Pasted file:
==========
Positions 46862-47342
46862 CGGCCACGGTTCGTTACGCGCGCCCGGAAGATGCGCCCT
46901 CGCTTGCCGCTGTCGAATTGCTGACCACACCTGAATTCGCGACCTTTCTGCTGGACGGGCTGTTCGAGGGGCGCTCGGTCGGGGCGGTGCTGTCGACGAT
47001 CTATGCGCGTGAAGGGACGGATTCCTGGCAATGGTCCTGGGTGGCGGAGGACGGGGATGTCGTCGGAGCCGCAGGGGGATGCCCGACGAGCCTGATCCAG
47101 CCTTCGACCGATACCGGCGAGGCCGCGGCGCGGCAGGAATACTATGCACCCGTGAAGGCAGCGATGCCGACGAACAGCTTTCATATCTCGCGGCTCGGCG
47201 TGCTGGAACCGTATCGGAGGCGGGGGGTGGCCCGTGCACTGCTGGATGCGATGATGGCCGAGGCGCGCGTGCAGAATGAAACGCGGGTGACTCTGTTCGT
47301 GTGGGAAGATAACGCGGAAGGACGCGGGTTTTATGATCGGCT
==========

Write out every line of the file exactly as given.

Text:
Positions 46862-47342
46862 CGGCCACGGTTCGTTACGCGCGCCCGGAAGATGCGCCCT
46901 CGCTTGCCGCTGTCGAATTGCTGACCACACCTGAATTCGCGACCTTTCTGCTGGACGGGCTGTTCGAGGGGCGCTCGGTCGGGGCGGTGCTGTCGACGAT
47001 CTATGCGCGTGAAGGGACGGATTCCTGGCAATGGTCCTGGGTGGCGGAGGACGGGGATGTCGTCGGAGCCGCAGGGGGATGCCCGACGAGCCTGATCCAG
47101 CCTTCGACCGATACCGGCGAGGCCGCGGCGCGGCAGGAATACTATGCACCCGTGAAGGCAGCGATGCCGACGAACAGCTTTCATATCTCGCGGCTCGGCG
47201 TGCTGGAACCGTATCGGAGGCGGGGGGTGGCCCGTGCACTGCTGGATGCGATGATGGCCGAGGCGCGCGTGCAGAATGAAACGCGGGTGACTCTGTTCGT
47301 GTGGGAAGATAACGCGGAAGGACGCGGGTTTTATGATCGGCT